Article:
Science has shown us there is an unquestionable link between overall health and oral health. Poor metabolic health like heart disease, diabetes, and cancer have been associated with poor oral health (gum disease and cavities). Our body works hard to fight off things that may compromise its well-being and you can protect yourself by learning more about the connection between your overall health and oral health.
The Bacteria Connection
Cavities are the leading cause of pain and tooth loss. When this bacteria, known as Streptococcus mutans, grows out of control, complications can begin. They are caused by bacteria in your mouth turning the sugar in your foods and drinks into acid that breaks up the tough enamel layer of your teeth. Along with proper oral hygiene, nutrition is one of your best defenses to prevent and reduce dental cavities.
The mouth is the ideal environment for bacteria to thrive. It is warm, moist, dark, and has the nutrients for bacteria especially when you fail to brush or floss well daily or food residue is left behind. Saliva washes away food and neutralizes acids produced by bacteria in the mouth, helping to protect you from microbes that multiply and lead to disease. If you take certain medications that reduce saliva flow this can add to the problem.
Gingivitis is the early and mild form of gum disease, and if left untreated, it can progress to periodontitis, a more severe condition. Periodontitis involves inflammation of the supporting structures of the teeth, including the bone, and can lead to tooth loss if not managed properly.
Research suggests a link between periodontitis and heart disease. The idea is that the oral bacteria involved in periodontitis can enter the bloodstream, potentially contributing to the development of fatty plaques in the arteries. These plaques can lead to blockages, increasing the risk of cardiovascular problems.
The inflammatory response triggered by oral bacteria may contribute to swelling of blood vessels, reducing blood flow. Chronic inflammation is a risk factor for many health conditions, like heart disease.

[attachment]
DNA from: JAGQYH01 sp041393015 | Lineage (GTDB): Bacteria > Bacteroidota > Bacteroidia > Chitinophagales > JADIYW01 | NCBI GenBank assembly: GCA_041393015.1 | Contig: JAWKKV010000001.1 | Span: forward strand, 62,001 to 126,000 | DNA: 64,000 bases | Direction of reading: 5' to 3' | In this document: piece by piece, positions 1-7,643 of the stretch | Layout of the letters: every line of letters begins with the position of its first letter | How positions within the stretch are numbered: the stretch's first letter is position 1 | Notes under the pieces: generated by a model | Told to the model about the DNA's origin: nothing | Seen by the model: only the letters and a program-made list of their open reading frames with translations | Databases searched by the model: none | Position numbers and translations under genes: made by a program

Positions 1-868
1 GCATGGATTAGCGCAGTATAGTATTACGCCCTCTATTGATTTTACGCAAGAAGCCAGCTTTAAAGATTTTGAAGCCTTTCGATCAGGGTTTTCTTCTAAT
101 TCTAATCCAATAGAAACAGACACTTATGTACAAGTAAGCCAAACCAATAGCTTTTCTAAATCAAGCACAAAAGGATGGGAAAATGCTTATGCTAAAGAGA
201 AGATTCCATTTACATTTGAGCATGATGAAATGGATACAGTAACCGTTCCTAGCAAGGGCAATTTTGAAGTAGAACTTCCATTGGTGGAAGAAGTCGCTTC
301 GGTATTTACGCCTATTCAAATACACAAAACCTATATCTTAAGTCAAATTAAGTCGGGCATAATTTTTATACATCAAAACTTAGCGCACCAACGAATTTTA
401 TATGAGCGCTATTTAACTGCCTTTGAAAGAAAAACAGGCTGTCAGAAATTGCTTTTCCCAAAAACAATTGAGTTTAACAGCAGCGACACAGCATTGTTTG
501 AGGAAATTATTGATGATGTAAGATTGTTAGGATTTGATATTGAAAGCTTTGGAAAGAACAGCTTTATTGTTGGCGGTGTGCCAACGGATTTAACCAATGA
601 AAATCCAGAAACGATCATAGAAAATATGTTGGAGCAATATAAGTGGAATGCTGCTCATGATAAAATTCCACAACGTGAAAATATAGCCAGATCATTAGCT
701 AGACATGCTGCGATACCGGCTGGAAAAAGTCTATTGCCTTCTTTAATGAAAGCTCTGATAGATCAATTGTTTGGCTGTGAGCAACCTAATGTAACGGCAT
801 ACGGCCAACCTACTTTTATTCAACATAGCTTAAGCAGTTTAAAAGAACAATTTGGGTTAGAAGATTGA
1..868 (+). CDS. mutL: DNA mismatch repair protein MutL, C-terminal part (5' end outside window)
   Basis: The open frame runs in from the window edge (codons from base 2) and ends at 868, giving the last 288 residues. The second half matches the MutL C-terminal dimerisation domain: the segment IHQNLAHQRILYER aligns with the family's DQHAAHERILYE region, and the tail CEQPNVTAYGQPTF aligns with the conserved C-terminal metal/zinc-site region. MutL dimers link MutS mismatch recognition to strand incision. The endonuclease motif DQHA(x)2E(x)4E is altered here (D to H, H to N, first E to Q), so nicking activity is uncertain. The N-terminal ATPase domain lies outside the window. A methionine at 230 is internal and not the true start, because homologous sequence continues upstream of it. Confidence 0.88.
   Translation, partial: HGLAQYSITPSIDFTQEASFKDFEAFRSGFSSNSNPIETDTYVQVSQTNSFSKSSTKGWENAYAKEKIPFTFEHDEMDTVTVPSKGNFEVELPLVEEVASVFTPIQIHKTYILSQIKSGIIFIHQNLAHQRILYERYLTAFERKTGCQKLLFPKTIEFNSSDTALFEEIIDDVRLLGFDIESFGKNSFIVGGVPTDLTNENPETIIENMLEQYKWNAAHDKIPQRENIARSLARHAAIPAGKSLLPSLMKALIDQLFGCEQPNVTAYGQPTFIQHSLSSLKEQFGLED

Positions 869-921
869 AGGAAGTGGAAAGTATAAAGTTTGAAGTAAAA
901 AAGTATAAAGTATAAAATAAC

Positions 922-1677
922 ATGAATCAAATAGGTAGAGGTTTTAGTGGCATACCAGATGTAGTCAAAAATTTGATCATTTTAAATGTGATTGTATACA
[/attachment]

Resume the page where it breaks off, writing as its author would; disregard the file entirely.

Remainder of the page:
It’s important to note that while there is some evidence supporting the association between gum disease and heart health, more research is needed to establish a definitive causal relationship. Maintaining good oral hygiene practices, such as regular brushing, flossing, and professional dental cleanings, is crucial for preventing and managing gum disease.
If you’re concerned about the connection between your dental health and heart health, please make an appointment with your dentist and your primary healthcare provider for personalized advice. Regular dental check-ups and maintaining overall health are key components of a holistic approach to well-being. You can read more about The Important Connection: Your Dental Health and Heart Health in our previous blog post.
How can we prevent this from happening in the first place? Glad you asked.
Nutrition has a lot to do with the type and quantity of bacteria that live and grow in your mouth. When you consume foods containing sugar, whether in the form of dietary sugar or as refined carbohydrates (like white flour and rice, packaged baked goods, canned and chemically preserved goods, and processed vegetable oils) it creates the ‘best’ environment for the bacteria that causes cavities to grow.
Protect your oral health and your whole body by having your teeth professionally cleaned with routine visits at our dental office. If you are experiencing bleeding gums, discomfort, or any difficulty chewing, you should seek a professional immediately. Contact our North Canton dental office at 330-494-6305 to learn more about our services or to schedule an appointment today.